Happy events in the early days of August 1922 — William and Mayme (Brand) Fleck have a son (William Jr., their first child), and Ernest and Myrtle (Nelson) Sitzenstock have a daughter (Florence, their third child).

2016-5-17. Sitzenstock and other babies
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Hobart News 10 Aug. 1922.

But two columns over, we see that there's been a lot of burglary going on.

In the last column, the Old Folks at Home business is being taken over by some new folks from out of town. Looking over the 1920 Census, the best candidate I can find for "Mrs. M. Roberts of Hammond" is Margaret Roberts, a widow with two sons, either of whom would have been old enough in 1922 to help her run a business.

Additional Sources:
1930 Census.
♦ "Births." Hobart Gazette 11 Aug. 1922.

Sunday, May 15, 2016

Lester Dye

2016-5-15. EvaT006
(Click on image to enlarge)
Image courtesy of Eldon Harms.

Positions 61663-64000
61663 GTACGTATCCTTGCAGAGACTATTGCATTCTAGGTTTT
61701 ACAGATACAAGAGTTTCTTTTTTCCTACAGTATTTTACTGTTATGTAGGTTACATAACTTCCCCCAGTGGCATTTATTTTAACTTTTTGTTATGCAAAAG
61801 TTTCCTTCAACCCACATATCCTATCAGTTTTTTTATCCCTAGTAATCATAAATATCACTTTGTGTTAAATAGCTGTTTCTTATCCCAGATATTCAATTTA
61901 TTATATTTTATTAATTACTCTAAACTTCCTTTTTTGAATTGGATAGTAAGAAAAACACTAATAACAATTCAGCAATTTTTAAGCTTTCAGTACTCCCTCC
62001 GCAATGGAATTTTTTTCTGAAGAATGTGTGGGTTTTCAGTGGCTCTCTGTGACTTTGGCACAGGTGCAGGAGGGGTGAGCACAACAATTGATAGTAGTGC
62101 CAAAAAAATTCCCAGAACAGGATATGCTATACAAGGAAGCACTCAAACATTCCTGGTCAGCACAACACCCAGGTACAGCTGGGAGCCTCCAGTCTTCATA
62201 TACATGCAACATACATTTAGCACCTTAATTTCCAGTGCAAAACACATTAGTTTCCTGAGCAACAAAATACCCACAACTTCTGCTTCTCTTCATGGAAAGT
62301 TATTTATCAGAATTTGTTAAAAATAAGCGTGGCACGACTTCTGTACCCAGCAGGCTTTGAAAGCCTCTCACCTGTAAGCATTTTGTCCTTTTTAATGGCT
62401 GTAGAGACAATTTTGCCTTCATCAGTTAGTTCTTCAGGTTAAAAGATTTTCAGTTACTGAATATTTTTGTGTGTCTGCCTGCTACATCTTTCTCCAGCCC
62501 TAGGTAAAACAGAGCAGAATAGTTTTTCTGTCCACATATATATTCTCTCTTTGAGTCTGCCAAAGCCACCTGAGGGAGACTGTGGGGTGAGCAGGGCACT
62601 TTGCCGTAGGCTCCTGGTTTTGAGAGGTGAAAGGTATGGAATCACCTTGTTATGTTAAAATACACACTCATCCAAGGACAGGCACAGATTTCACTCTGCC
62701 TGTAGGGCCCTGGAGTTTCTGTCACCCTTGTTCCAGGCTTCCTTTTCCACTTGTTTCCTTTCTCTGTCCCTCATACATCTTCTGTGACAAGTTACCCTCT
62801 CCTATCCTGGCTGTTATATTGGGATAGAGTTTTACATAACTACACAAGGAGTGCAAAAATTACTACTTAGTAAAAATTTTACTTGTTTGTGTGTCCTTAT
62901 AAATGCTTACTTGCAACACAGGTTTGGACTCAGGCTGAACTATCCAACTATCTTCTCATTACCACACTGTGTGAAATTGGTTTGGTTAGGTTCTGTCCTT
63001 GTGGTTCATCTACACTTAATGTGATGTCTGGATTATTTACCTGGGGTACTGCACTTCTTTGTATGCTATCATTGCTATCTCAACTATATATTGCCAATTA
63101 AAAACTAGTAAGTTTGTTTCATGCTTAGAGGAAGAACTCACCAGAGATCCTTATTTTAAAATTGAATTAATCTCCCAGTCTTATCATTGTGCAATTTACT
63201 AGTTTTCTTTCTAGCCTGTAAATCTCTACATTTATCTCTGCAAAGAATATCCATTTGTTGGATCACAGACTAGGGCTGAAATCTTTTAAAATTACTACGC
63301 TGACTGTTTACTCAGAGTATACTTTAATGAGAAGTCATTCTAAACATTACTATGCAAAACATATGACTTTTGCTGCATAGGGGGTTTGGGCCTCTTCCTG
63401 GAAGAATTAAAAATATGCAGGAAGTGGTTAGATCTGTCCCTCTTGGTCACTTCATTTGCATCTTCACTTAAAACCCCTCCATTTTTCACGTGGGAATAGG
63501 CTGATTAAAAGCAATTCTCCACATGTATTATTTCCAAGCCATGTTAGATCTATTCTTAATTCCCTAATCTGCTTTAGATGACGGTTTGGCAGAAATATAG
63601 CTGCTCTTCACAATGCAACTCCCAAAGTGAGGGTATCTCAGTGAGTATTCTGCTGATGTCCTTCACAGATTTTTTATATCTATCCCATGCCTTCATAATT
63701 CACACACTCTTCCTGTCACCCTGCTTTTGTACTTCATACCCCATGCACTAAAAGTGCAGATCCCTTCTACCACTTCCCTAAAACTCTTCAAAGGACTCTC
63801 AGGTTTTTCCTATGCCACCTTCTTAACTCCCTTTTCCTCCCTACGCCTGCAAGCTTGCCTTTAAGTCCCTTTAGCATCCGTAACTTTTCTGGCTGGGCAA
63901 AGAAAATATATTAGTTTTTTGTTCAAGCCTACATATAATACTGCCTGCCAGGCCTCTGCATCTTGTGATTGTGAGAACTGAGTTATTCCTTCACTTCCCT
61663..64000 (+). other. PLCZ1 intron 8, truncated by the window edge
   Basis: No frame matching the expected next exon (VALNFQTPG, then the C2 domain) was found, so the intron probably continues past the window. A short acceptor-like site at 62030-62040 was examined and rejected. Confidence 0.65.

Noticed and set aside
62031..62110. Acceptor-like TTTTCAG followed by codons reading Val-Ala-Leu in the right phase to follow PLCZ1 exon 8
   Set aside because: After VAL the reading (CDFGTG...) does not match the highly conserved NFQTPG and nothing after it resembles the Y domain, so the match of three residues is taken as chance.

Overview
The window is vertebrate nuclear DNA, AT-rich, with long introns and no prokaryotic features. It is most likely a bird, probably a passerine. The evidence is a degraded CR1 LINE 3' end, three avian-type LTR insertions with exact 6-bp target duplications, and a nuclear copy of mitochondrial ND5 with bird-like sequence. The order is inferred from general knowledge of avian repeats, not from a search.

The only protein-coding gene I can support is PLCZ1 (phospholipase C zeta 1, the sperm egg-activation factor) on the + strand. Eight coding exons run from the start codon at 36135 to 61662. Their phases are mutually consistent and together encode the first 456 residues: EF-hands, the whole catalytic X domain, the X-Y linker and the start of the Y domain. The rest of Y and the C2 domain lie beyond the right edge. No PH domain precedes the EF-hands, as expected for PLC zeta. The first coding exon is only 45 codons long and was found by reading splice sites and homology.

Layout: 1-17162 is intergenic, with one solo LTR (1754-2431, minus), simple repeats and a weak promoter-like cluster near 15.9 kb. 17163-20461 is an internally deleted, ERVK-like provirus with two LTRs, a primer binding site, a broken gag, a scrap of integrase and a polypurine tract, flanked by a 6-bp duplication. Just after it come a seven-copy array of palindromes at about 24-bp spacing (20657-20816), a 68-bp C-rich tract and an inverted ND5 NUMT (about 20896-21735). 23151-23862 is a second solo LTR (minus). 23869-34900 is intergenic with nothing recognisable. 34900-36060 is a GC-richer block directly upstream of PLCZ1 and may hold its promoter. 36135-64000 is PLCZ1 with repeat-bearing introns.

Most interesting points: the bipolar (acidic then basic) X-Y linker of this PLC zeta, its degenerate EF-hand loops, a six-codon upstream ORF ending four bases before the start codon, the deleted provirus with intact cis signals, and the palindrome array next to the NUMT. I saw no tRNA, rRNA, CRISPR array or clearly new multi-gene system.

The handwritten note on the bottom margin reads, "Lester Dye," but in my notes I was calling him "Leslie." That may just be confusion on my part. All the other records I can find give his name as Lester.

He was the brother of Walter Dye, who married Eva Thompson's sister, Alta. Lester was born in 1907, one of the seven children of George and Anna Dye. The family farmed in Winfield Township (1910 Census, 1920 Census). Around 1929 he married, and the 1930 Census shows him and his young wife, Berta May, farming rented land in Center Township. By the 1940 Census they were back in Winfield Township with their four children, and Lester was working as a carpenter.

In looking over this photo, Eldon Harms remembered Lester as a preacher. Perhaps that came later, or was just his Sunday job.

We don't know where the photo above was taken. The buildings in background might possibly be outbuildings on south side of Ainsworth Road, on the old James Chester place, but that is not a positive identification.

The car Lester is sitting on, according to Eldon Harms, is a Chevy, possibly 1927 or 1928 model. Note disc wheels (rather than spokes); to change the tire you took off the four bolts on the outer rim.

Lester lived to the age of 99. Someone who worked in a Crown Point nursing home where he was a resident remembers him as a very kind and gentle man.

He and Berta May are buried in Salem Cemetery.

Thursday, May 12, 2016

Too Many Johnsons

A recent post was about Hugo William Kent. Now I'd like to talk just a little about his second wife's family.

If we look at the Kent farm in 1921, we find it owned by a John Johnson.

2016-5-12. Johnson 1921